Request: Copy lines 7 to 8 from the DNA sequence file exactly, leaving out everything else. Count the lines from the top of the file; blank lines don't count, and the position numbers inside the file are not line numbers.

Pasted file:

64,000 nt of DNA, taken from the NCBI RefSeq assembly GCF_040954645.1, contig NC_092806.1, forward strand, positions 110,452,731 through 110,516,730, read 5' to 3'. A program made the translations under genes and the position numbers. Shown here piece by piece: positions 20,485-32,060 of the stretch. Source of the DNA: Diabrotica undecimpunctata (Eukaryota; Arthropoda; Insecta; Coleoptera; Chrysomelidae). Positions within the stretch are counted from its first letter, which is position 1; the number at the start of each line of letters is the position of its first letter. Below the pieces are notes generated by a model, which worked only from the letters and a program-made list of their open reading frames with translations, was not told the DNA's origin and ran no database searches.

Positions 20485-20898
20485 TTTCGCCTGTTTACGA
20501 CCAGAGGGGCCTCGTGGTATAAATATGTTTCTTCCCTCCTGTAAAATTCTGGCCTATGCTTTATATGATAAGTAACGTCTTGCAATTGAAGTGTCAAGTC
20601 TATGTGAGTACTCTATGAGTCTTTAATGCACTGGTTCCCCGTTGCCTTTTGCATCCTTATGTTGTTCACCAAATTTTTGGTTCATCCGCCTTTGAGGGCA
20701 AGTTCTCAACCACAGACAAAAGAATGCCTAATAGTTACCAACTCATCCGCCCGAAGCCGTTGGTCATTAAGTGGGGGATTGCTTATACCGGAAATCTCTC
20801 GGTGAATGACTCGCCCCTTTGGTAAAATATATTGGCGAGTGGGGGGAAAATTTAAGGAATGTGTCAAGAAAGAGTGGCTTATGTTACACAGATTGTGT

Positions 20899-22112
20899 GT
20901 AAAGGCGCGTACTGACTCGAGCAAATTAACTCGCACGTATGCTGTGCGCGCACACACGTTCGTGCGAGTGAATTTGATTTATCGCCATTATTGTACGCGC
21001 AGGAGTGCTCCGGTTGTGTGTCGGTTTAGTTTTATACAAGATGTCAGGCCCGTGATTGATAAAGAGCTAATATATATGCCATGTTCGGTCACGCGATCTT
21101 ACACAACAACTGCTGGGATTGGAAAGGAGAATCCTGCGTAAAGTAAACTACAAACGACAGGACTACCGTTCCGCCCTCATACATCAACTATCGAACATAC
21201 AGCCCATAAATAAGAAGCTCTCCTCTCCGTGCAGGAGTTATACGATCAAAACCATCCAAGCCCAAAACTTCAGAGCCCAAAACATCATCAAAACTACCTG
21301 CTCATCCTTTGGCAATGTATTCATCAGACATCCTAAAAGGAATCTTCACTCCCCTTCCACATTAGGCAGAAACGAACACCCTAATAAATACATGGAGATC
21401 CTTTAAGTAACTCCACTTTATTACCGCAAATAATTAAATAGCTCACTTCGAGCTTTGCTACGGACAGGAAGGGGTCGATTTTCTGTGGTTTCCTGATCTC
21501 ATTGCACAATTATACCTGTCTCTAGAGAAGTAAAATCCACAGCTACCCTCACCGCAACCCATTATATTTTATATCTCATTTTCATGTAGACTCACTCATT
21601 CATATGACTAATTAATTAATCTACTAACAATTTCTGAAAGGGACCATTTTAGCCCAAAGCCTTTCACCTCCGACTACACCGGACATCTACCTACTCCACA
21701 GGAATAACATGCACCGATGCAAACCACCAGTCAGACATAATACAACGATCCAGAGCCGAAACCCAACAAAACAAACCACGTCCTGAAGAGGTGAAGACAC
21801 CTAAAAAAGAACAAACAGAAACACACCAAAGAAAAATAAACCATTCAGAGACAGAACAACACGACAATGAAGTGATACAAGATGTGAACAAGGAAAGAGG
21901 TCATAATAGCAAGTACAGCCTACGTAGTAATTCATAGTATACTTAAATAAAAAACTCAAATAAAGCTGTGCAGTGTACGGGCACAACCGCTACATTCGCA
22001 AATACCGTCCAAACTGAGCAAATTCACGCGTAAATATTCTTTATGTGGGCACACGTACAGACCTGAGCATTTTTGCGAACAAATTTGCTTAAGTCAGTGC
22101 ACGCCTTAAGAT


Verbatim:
20801 GGTGAATGACTCGCCCCTTTGGTAAAATATATTGGCGAGTGGGGGGAAAATTTAAGGAATGTGTCAAGAAAGAGTGGCTTATGTTACACAGATTGTGT

Positions 20899-22112